Nervous System

reflex, spinal, stimuli, skin, flexion-reflex, noci-ceptive, reflexes, species, stimulus and evoke

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With its liability to various kinds of mechanical and other dam age, in a world beset with dangers amid which the individual and species have to win their way in the struggle for existence, we may regard nocuous stimuli as part of a normal state of affairs. The skin has evolved a specific sense of its own injuries. As psychical adjunct to the reactions of that apparatus we find a strong dis pleasurable effective quality in the sensations they evoke. This may be a means for branding upon memory, of however rudimen tary a kind, a feeling from past events that have been perilously critical for the existence of the individuals of the species. In other words, if we admit that damage to such an exposed sentient organ as the skin must in the evolutionary history of animal life have been sufficiently frequent in relation to its importance, then the existence of a specific set of nerves for skin-pain seems to offer no genetic difficulty, any more than does the clotting of blood or innate immunity to certain diseases. That these nerve-endings constitute a distinct species is argued by their all evoking not only the same species of sensation, but the same species of reflex move ment as regards "purpose," intensity, resistance to "shock," etc. And their evolution may well have been unaccompanied by evolu tion of any specialized end-organ, since the naked free nerve endings would better suit the wide and peculiar range of stimuli, reaction to which is in this case required. A low threshold was not required because the stimuli were all intense, intensity con stituting their harmfulness; but response to a wide range of stimuli of different kinds was required, because harm might come in vari ous forms. That responsive range is supplied by naked nerve it self, and would be cramped by the specialization of an end-organ. Hence these nerve-endings remained free.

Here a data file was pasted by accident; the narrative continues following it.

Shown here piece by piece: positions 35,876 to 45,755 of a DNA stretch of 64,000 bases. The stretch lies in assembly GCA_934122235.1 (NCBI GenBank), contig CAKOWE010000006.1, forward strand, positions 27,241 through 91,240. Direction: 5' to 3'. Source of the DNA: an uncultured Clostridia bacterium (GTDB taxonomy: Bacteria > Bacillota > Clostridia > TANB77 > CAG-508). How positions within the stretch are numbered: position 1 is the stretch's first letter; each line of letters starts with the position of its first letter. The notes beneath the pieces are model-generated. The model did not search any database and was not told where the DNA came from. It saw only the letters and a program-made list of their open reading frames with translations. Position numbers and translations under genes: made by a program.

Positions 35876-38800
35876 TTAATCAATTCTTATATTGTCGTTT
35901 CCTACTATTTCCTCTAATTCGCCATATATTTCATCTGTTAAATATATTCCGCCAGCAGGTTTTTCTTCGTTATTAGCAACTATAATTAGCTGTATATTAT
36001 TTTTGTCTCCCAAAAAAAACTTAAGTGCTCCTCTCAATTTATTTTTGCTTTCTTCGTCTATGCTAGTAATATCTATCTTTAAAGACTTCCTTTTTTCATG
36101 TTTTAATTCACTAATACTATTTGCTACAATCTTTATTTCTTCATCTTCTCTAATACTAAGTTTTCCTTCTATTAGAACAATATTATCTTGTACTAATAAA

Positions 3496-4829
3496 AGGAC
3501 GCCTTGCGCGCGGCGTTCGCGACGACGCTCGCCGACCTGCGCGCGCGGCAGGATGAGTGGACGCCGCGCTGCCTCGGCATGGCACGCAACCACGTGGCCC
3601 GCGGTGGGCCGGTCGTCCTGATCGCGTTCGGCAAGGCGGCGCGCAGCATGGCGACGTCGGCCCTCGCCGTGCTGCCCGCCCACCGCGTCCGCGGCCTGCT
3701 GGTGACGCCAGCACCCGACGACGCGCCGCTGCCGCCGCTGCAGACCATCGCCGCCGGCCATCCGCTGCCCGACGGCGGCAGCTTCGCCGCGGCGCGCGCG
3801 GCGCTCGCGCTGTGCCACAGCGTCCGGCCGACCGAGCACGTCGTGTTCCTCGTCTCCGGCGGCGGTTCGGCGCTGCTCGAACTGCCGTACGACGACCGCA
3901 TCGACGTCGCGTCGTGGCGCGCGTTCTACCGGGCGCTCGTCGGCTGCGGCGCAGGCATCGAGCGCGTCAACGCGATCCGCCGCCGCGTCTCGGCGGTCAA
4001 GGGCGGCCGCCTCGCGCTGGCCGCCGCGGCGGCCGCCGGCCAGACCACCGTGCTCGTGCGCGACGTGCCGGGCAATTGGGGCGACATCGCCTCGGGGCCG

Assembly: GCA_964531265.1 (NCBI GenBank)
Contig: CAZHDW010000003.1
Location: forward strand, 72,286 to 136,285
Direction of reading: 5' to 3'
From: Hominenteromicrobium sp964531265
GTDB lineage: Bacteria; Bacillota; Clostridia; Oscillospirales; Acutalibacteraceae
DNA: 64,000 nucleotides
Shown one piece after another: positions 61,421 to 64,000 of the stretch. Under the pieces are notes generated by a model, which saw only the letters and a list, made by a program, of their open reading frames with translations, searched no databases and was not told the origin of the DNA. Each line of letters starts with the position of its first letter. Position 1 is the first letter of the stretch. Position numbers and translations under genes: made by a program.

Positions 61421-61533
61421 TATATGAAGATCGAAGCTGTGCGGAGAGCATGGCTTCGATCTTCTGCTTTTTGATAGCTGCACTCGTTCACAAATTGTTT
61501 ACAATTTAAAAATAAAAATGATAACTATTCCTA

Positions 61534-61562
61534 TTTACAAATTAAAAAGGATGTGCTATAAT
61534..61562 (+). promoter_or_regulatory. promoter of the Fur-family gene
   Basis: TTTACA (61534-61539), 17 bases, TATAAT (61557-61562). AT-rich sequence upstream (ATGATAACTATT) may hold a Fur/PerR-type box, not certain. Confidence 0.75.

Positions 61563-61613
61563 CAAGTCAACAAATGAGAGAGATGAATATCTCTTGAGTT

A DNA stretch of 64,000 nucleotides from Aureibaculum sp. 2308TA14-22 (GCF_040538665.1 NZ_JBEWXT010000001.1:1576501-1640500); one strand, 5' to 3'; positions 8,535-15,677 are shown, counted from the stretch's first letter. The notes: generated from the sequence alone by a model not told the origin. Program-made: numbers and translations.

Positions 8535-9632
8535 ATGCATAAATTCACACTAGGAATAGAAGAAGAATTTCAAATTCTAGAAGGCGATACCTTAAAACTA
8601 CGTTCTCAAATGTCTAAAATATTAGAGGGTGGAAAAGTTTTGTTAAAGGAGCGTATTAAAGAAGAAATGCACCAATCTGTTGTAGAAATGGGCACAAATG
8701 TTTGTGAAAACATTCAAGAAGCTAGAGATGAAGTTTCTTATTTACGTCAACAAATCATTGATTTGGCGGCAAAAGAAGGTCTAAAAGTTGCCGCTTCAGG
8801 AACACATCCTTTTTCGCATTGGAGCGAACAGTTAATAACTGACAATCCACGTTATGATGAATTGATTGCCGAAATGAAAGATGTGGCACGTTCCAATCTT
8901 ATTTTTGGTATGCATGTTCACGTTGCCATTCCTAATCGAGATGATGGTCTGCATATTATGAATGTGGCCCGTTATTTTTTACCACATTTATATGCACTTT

It is those areas, stimulation of which, as judged by analogy, can excite pain most intensely, and it is those stimuli which, as judged by analogy, are most fitted to excite pain which, as a general rule, excite in the "spinal" animal—where pain is of course non-existent—the prepotent reflexes. The nervous arcs of pain-nerves, broadly speaking, dominate the spinal centres in peculiar degree. Pain is thus the psychical adjunct of an im perative protective reflex. It is preferable, however, since into the merely spinal and reflex aspect of the reaction of these nerves no sensation of any kind can be shown to enter, to avoid the term "pain-nerves." Remembering that the feature common to all this group of stimuli is that they threaten or actually commit damage to the tissue to which they are applied, a convenient term for application to them is nocuous. In that case what from the point of view of sense are cutaneous pain-nerves are from the point of view of reflex-action conveniently termed noci-ceptive nerves.

In the competition between reflexes the noci-ceptive as a rule dominate with peculiar certainty and facility. This explains why such stimuli have been so much used to evoke reflexes in the spinal frog, and why, judging from them, such "fatality" belongs to spinal reflexes.